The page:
Show of African objects reveals the many uses of secrecy in art and life

May 01, 1994|By John Dorsey | John Dorsey,Sun Art Critic

The first idea to get rid of is that secrets are bad.

the West we tend to think of secrets as negative and sinister," says Mary H. Nooter, curator of "Secrecy: African Art That Conceals and Reveals," opening today at the Walters Art Gallery. "In Africa that really isn't the case at all. Knowledge is something that one has to be prepared for; the strategy of secrecy insures that people receive knowledge at the appropriate moment or many appropriate moments in a lifetime."

The second idea to forget is that secrets will be revealed at this show. "The purpose is not to reveal . . . secrets . . . but to show that there are secrets and what kinds of secrets there are," Ms. Nooter says.

"Secrecy" is a show of about 100 objects drawn from many African countries, including Zaire, Gabon, Mali, the Republic of Congo and Cote d'Ivoire. It comprises works of art that both preserve secrets and proclaim their existence, such as carved doors to places where only the select may enter and know the secrets within or articles of clothing covered with objects whose meaning only the wearer knows.

"There is a paradox here," writes the curator in the exhibition catalog. "Although the content of a secret may be guarded and concealed, the secret's existence is often flaunted. To own secret knowledge, and to show that one does, is a form of power. One function of art in Africa, then, is to act as a visual means for broadcasting secrecy -- for publicly proclaiming the ownership of privileged information while protecting its contents."

A traveling show that originated at the Museum for African Art in New York, "Secrecy" was organized by Ms. Nooter, the museum's senior curator, and opened last year when the museum moved to new quarters in the city's Soho district.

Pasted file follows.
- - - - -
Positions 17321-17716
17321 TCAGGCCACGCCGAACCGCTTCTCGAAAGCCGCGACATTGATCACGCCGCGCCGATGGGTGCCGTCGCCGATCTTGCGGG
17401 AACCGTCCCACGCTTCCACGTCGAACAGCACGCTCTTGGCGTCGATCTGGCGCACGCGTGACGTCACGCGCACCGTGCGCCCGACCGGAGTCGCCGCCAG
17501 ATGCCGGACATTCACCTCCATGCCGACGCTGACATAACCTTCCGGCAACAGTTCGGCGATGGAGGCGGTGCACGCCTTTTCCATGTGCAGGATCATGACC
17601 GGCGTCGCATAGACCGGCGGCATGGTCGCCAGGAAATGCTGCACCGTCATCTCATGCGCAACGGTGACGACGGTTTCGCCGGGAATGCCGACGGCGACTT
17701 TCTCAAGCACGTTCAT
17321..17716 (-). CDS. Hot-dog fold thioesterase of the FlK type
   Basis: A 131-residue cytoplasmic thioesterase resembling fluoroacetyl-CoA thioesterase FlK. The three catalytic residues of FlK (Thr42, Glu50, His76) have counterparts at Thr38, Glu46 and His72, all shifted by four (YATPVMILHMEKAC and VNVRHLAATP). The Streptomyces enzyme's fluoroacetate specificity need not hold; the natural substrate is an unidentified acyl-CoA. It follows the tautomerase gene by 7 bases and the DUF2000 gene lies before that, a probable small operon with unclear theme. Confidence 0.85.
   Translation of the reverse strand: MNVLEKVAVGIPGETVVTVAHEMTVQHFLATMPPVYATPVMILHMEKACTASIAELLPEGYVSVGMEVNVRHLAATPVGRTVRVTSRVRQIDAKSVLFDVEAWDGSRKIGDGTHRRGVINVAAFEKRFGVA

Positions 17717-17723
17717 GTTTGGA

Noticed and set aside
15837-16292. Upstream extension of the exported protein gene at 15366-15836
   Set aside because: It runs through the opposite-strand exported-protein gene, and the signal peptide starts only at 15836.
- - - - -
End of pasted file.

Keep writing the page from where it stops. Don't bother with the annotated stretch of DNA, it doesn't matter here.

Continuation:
The idea for the show sprang from Ms. Nooter's field work in Zaire as well as discussions with colleagues who think secrecy is an idea that's currently "in the air," the curator says.

"I think it has to do with the intellectual current of the times. In the postmodern era, we no longer believe that we can know everything in the way that positivists of the modern era proposed that we could," says Ms. Nooter. "Secrecy is a concept that allows us to think about knowledge that isn't entirely accessible. And thinking about secrecy in art leads us to thinking about secrecy in our own lives and culture. How is secret knowledge transmitted? Can we ever know the secrets of our own culture?"

And our own culture, though considered unusually open, also has secrets. "Newspapers are full of references to secrecy in different domains -- science, government, private scandals and whatever," says Ms. Nooter. "It's a universal."

The kinds of secrets found in African societies, as represented by works in the show, have parallels in other cultures, she says.

"There are bocio [small sculptures] from Benin that are related to personal kinds of secrets. They're used for therapy purposes; they're cathartic.

"At the other extreme, we look at political, communal kinds of secrecy. There are architectural boundaries, such as the facade of a chief's house. The idea there is, the chief is the ultimate protector of knowledge that affects the community, and that that boundary is a protector of knowledge.

"Some secrecy relates to gender. There are textiles made by women, and the patterns are communicated by certain women, but not all women. . . . Other textiles contain information that's sacred or secular; it may be something as simple as recipes or healing cures for common ailments."

All of these have parallels, Ms. Nooter says.

"Psychology is doing the same sorts of things as the bocio. Medicine deals with the same kinds of issues as the textiles. [African political] examples don't differ a lot from [Western] classified information. Secrecy is worldwide."

The show is organized in five sections. The first, called the visual language of secrecy, deals with the different ways in which the fact of secrecy is conveyed, such means as coding, accumulation and containment.

In addition to textiles, coding is often found on sculptural carving and painting. A sculpture of a seated figure from Zaire has surface patterns carved into it relating to secrets of the power of chiefs. A mask from Burkina Faso has its code painted on it.

Bocio figures bear accumulations of such items as twine and organic matter referring to personal secrets. A seated sculpture of a human figure from the Republic of Congo has within it a closed cavity that contains the breath of an ancestor.

Secrets are both announced and kept by means of physical and social boundaries. The second section of the show contains doors and masks that protect the secrets of those behind them. Its centerpiece consists of four panels that formed the perimeter of a dance platform on which only certain members of the Matambu warrior association of Zaire could dance.

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